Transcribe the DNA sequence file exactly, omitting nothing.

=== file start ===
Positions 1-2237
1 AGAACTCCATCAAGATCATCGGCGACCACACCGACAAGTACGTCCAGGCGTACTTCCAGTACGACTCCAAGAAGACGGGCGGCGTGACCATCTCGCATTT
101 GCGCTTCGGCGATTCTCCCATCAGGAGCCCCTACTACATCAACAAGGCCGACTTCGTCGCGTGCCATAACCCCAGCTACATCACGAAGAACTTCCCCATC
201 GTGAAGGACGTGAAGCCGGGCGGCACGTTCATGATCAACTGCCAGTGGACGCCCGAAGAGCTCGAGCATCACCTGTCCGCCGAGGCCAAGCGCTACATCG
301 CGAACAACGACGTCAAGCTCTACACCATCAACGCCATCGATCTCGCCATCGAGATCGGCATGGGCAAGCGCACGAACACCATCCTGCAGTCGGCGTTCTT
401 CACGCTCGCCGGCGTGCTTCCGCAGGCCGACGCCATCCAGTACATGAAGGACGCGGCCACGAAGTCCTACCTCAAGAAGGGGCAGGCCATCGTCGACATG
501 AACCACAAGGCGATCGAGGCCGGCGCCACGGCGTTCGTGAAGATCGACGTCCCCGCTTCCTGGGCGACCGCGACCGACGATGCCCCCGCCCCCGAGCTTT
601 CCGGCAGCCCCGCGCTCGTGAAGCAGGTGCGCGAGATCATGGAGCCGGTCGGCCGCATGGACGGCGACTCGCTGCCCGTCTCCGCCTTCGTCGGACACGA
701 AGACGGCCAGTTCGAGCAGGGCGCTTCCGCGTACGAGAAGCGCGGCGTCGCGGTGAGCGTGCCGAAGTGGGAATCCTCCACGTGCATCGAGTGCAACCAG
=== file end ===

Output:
Positions 1-2237
1 AGAACTCCATCAAGATCATCGGCGACCACACCGACAAGTACGTCCAGGCGTACTTCCAGTACGACTCCAAGAAGACGGGCGGCGTGACCATCTCGCATTT
101 GCGCTTCGGCGATTCTCCCATCAGGAGCCCCTACTACATCAACAAGGCCGACTTCGTCGCGTGCCATAACCCCAGCTACATCACGAAGAACTTCCCCATC
201 GTGAAGGACGTGAAGCCGGGCGGCACGTTCATGATCAACTGCCAGTGGACGCCCGAAGAGCTCGAGCATCACCTGTCCGCCGAGGCCAAGCGCTACATCG
301 CGAACAACGACGTCAAGCTCTACACCATCAACGCCATCGATCTCGCCATCGAGATCGGCATGGGCAAGCGCACGAACACCATCCTGCAGTCGGCGTTCTT
401 CACGCTCGCCGGCGTGCTTCCGCAGGCCGACGCCATCCAGTACATGAAGGACGCGGCCACGAAGTCCTACCTCAAGAAGGGGCAGGCCATCGTCGACATG
501 AACCACAAGGCGATCGAGGCCGGCGCCACGGCGTTCGTGAAGATCGACGTCCCCGCTTCCTGGGCGACCGCGACCGACGATGCCCCCGCCCCCGAGCTTT
601 CCGGCAGCCCCGCGCTCGTGAAGCAGGTGCGCGAGATCATGGAGCCGGTCGGCCGCATGGACGGCGACTCGCTGCCCGTCTCCGCCTTCGTCGGACACGA
701 AGACGGCCAGTTCGAGCAGGGCGCTTCCGCGTACGAGAAGCGCGGCGTCGCGGTGAGCGTGCCGAAGTGGGAATCCTCCACGTGCATCGAGTGCAACCAG